Milk production of the so-called big 7 exporters continued to slow down in the last 3 months of 2018, according to Rabobank.
According to the latest ‘Dairy Quarterly Q4 2018’ report from Rabobank, the milk supply growth of the US, EU, New Zealand, Australia, Brazil, Argentina and Uruguay (the big 7 exporters) continued to slow down at the end of 2018.
Still some growth in some countries
Per region there are different reasons for this. In Australia, the lingering effects of Mother Nature have severely impacted milk flows and quantity across the second half of 2018. The US showed the lowest year-on-year growth since 2013. However, some countries did show growth. Brazil for example showed some growth, as a result of more moderate feed costs and profitable milk prices.
Argentine milk producers have overcome inflated milk production costs and continue to make a recovery from the low volumes delivered over the prior 2 years. New Zealand set a new record for peak milk flows in the month of October. Still, the year-on-year growth for the big 7 combined is only 0.6% and the lowest since 2016.
Regional dairy markets
The report also summarises per region in the world what the effects of 2018 have been and what can be expected for 2019.
The lingering effects of the drought in north-western Europe, such as the limited availability of quality silage and higher slaughter rates during the second half of 2018, limit the potential for milk production growth in the first quarter of 2019 and will impact dairy farmer margins. Rabobank expects milk consumption growth in the EU to remain at a stable pace of 1% in 2019.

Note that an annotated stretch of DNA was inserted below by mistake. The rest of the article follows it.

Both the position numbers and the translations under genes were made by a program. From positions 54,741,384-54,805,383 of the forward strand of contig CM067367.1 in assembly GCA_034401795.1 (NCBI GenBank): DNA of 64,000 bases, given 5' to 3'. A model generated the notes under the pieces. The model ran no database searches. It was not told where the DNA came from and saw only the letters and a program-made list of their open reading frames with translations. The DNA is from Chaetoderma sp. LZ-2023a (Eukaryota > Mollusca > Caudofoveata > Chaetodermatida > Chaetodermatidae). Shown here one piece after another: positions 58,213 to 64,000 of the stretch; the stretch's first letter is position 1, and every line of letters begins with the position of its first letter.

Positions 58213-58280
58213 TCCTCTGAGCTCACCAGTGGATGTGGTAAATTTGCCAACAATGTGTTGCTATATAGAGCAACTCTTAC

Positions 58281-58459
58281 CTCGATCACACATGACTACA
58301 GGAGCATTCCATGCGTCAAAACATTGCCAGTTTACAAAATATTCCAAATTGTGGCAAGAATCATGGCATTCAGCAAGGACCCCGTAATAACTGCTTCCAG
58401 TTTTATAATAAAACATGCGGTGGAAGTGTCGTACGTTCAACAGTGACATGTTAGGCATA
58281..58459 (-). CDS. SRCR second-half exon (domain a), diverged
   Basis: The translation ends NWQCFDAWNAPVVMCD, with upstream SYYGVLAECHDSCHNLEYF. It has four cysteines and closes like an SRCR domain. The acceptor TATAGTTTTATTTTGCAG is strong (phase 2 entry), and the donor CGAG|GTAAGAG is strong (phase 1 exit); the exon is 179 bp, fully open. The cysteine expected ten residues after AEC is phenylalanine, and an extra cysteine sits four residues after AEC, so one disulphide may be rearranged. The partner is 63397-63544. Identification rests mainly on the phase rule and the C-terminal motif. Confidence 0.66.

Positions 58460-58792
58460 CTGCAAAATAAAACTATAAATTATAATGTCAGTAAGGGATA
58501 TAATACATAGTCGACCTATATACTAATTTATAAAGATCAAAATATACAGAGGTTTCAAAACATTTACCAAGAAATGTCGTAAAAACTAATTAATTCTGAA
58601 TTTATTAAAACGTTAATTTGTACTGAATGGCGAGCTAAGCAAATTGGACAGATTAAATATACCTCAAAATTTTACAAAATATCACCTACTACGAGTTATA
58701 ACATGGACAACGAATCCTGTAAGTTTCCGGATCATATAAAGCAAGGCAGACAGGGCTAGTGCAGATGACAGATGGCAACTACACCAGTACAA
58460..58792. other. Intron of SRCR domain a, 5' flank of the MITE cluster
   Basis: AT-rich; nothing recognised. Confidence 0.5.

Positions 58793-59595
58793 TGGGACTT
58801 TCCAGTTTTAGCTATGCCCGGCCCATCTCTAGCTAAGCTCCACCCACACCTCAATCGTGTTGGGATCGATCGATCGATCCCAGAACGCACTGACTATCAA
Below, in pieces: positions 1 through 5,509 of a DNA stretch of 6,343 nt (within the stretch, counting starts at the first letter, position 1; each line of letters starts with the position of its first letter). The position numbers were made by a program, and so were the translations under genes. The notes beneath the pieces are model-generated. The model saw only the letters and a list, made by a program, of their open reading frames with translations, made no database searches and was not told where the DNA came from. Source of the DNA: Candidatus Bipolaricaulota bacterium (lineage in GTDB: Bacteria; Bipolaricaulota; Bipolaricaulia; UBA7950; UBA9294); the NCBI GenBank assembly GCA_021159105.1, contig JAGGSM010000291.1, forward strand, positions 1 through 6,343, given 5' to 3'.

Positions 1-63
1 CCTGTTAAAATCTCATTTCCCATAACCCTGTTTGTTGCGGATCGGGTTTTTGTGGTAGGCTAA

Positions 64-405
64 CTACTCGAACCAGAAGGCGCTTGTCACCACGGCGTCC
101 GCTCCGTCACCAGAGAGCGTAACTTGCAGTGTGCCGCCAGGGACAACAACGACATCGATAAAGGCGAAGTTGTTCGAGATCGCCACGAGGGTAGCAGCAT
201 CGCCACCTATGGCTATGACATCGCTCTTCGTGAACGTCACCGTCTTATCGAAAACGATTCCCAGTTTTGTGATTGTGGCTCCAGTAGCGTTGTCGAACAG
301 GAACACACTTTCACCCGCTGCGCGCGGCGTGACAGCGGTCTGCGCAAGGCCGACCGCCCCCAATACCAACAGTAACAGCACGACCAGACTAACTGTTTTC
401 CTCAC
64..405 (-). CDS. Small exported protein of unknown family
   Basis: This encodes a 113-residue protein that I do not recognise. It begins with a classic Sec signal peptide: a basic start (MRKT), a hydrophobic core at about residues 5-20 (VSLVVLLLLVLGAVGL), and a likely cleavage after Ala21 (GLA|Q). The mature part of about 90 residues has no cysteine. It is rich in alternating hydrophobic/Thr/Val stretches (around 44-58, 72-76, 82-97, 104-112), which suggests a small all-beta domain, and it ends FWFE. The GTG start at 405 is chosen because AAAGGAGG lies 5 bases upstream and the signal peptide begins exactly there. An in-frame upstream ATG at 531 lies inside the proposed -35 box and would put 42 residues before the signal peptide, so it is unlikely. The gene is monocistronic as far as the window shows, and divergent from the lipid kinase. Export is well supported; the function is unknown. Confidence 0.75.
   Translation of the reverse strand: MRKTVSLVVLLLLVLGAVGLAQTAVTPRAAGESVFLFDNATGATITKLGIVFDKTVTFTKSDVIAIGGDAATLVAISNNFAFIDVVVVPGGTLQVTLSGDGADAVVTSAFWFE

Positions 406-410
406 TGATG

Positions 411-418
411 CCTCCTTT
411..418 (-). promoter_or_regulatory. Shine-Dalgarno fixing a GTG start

A nearly 25% year-on-year decrease in margins has contributed to US milk production growth slowing to just 1% in 2018, the lowest year-on-year growth since 2013. The 2019 outlook is also tempered, as significant margin improvement is unlikely prior to Q2 2019. The US will need to continue to lean heavily on export growth in order to offset any weakness in domestic demand.
Full-year season milk production through to Q2 2019 has been lifted to 4.5%, underwritten by the favourable seasonal conditions to date, with plenty of supplementary feed harvested to plug any feed gaps which may arise. However, with stronger competition from other land uses, along with resource constraints continuing to tighten, the slowdown in New Zealand milk production growth will be evident in 2019 and moving into 2020.
Rabobank anticipates China’s imports to grow at double-digit pace in 2019. However, China’s economic growth outlook is placing a lot of uncertainties over the growth in dairy demand and milk production, at a time when the cost of production is going up as a result of rising feed prices and the trade war with the US.
The Indian government has increased export subsidies to 20% in order to export surplus skimmed milk powder. Rabobank expects that milk production estimate for the current year (2018/19, April-Mar) will remain unchanged and are expected to surpass 180m tonnes. Fonterra announced its re-entry into the Indian dairy sector and product launches are expected in 2019.
Milk production has grown in Argentina, Brazil and Uruguay in Q4, and farmers will start 2019 in a better position than they started 2018. Demand will remain subdued in Argentina, but a gradual recovery is expected for Brazil, with imports set to recover. Also farmgate prices for Brazilian dairy farmers are likely to start higher in 2019 than in 2018.
Dairy farmer margins will remain under significant pressure well into 2019, with no margin relief in sight from high input costs. Milk production will continue to track well below year-ago levels through the remaining peak spring months into 2019. Australia’s exportable surplus will remain under pressure into 2019. However, with a better start to the growing season, the trends in declining milk production could be reversed.